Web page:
Local

Sheriff threatened, ridiculed for arresting parents who gave seizure-stricken son pot

Twiggs Sheriff plays message from critic who disagreed with him for arresting parents

Twiggs County Sheriff Darren Mitchum plays a message left for him after he arrested the parents of a 15-year old who was allowed to smoke marijuana because he suffered seizures.
Up Next
Twiggs County Sheriff Darren Mitchum plays a message left for him after he arrested the parents of a 15-year old who was allowed to smoke marijuana because he suffered seizures.

Suddenly Darren Mitchum, the Twiggs County sheriff, is getting national attention. Ugly national attention, in the form of threats, profane phone calls and nasty e-mails.

Mitchum last month jailed a Macon mother and father after they allegedly gave their 15-year-old son marijuana to smoke to treat the boy's seizures. The teen had been taken from the couple's home and placed in child services' care.

That triggered a media firestorm, and Mitchum himself tossed more fuel into the mix Thursday at a press conference where he tried to explain himself.

"Whatever the law is, it's my job to enforce it," Mitchum said "The fact is that, as of today, marijuana is not legal in the state of Georgia to possess or smoke or use for recreational use. And that's it."

The state Division of Family and Children Services called in the sheriff's office on April 19 when the agency was informed that Suzeanna and Matthew Brill, of Lawrence Drive in east Macon, were giving their son marijuana to smoke because other medications didn't help.

Twiggs County Sheriff Darren Mitchum plays a message left for him after he arrested the parents of a 15-year old who was allowed to smoke marijuana because he suffered seizures.

According to the sheriff, Suzeanna Brill told a deputy she knew her actions were illegal and, "I'm willing to face the jail time or the consequences for it if it will help my son."

Matthew Brill, the boy's stepfather, told the deputy that he smokes the marijuana first to "make sure it is good" before allowing their son to smoke it, the sheriff said.

Suzeanna Brill tested negative for marijuana. Matthew Brill and the 15-year-old tested positive. Deputies did not find any marijuana in the house, the sheriff said.

The Brills were jailed April 20 on reckless conduct charges. Their son, after being taken from the home by DFCS, suffered a seizure that day and was hospitalized, the sheriff's statement said.

A story published in the New York Times on Wednesday brought national attention to the arrests.

"There's been a lot of people around the country that apparently has a view on this case," the sheriff said, adding that the office has been flooded with people around the country commenting.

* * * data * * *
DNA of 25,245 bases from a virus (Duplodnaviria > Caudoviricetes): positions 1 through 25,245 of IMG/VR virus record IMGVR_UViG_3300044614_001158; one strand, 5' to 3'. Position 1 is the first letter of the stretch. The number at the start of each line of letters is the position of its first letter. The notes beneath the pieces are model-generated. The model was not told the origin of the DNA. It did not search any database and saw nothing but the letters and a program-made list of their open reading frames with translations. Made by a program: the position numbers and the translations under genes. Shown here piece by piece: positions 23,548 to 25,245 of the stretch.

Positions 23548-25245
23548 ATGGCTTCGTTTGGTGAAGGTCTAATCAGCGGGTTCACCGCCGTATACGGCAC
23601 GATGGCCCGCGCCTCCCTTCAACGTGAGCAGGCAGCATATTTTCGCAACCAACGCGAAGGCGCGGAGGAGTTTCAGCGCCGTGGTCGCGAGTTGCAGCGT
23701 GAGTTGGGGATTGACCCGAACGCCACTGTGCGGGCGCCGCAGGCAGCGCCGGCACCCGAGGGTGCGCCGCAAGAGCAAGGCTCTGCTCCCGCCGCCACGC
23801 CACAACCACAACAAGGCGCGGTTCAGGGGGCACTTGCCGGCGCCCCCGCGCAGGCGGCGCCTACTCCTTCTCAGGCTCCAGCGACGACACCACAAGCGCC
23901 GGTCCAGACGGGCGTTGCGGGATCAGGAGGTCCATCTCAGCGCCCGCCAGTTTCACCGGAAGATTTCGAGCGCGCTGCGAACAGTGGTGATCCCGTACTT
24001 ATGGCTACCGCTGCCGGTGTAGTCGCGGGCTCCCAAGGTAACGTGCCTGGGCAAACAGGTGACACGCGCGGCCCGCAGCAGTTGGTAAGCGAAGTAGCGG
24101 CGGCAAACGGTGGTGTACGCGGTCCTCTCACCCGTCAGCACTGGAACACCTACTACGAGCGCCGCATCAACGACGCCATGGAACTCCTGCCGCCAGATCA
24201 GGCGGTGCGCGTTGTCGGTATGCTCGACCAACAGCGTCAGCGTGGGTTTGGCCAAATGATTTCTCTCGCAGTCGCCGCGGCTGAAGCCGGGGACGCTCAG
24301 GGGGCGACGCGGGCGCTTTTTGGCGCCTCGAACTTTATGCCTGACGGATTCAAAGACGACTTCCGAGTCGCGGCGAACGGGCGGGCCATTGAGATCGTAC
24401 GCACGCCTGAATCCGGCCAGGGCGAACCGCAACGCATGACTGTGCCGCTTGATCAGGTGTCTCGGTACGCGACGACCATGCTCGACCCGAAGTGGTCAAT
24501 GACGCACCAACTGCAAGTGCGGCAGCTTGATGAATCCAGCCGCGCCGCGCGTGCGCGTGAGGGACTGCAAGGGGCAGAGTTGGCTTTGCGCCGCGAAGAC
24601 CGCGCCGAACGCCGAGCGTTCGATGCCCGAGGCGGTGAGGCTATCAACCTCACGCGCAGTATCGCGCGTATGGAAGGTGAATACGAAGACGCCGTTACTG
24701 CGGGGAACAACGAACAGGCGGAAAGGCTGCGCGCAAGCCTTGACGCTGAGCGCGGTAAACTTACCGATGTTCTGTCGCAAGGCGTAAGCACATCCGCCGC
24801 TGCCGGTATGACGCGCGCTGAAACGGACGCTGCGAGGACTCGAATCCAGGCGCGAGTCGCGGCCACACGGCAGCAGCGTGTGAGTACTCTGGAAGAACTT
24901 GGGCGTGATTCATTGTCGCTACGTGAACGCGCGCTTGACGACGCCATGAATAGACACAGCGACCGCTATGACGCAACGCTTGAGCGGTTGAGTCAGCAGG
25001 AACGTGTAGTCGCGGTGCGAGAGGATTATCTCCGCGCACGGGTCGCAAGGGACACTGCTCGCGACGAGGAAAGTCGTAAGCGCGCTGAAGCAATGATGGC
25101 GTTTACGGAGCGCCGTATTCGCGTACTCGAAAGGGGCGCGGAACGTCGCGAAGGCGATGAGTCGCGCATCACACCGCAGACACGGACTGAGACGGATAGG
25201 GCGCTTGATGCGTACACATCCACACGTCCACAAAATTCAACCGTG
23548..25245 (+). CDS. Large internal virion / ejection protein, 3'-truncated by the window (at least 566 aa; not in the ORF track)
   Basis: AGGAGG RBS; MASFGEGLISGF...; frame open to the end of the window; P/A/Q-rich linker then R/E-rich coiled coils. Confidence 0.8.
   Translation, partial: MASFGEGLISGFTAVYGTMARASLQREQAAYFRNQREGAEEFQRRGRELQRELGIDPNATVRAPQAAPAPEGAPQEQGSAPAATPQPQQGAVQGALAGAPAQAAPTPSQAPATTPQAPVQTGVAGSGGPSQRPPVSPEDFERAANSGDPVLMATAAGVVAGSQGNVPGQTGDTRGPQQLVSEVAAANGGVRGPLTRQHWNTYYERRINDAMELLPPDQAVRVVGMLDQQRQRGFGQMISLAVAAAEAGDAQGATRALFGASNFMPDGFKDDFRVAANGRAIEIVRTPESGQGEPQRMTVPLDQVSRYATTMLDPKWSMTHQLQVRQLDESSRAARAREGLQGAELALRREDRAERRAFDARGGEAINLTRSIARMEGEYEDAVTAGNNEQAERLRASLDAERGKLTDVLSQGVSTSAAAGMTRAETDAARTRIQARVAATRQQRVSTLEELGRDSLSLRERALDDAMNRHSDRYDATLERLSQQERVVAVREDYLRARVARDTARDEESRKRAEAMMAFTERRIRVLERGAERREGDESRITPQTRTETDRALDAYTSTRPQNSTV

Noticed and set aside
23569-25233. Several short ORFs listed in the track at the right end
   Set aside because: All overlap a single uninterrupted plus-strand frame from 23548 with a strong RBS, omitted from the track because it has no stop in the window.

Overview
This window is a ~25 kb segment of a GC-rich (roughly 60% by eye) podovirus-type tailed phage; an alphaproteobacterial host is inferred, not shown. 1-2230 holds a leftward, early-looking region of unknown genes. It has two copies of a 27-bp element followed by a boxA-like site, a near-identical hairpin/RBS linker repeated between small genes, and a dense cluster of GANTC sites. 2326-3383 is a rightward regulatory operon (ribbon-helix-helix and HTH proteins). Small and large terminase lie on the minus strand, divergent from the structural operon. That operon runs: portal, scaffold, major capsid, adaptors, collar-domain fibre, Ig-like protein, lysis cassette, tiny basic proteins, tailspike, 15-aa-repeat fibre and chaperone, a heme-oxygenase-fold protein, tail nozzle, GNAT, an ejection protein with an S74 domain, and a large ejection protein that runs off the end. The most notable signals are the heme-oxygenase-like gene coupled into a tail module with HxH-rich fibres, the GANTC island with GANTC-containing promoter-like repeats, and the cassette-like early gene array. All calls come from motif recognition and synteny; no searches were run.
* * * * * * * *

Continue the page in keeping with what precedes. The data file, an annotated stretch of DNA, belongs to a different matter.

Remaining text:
The sheriff played a 30-second voice message from an out-of-state man who shouted, "I'd love to see you (expletives) try to take away my kid from me if I'm giving him the only medicine that works. You piece of (expletives)!"

The sheriff said he could have charged the parents with cruelty to children, but "that's not what we're doing."

Instead, he said, "We're trying to, on one hand, understand their position if what they're saying is true," while "at the very least still doing our job like we're supposed to do, not turning our head."

It was unclear why DFCS was at the Brill residence in the first place, but the sheriff said it is routine for deputies to accompany case workers on "a cold visit."

Brill rill1.JPG
Matthew David Brill and Suzeanna Carole Brill

Matthew and Suzeanna Brill were released from jail after posting bond April 25, records show.

The New York Times reported the Brills had raised $1,000 on a crowdfunding website Wednesday. By early evening Thursday, the site showed donations amounting to more than $18,000 with a goal of $30,000. The site says the couple is raising money for a lawyer.

Georgia law allows for the possession of up to 20 ounces of cannabis oil for people diagnosed with one of a dozen illnesses including epilepsy. More than 3,500 people are registered with the state as medical marijuana patients.

Even so, cultivation here remains illegal. Federal law prohibits crossing state lines with cannabis oil. The Drug Enforcement Administration classifies marijuana is a schedule I substance along with heroin, LSD and Ecstasy.

Marijuana’s effects can vary from person to person, and scientists are not quite sure what to make of the common distinction users and growers make between cannabis sativa and cannabis indica.

Related stories from Macon Telegraph

  Comments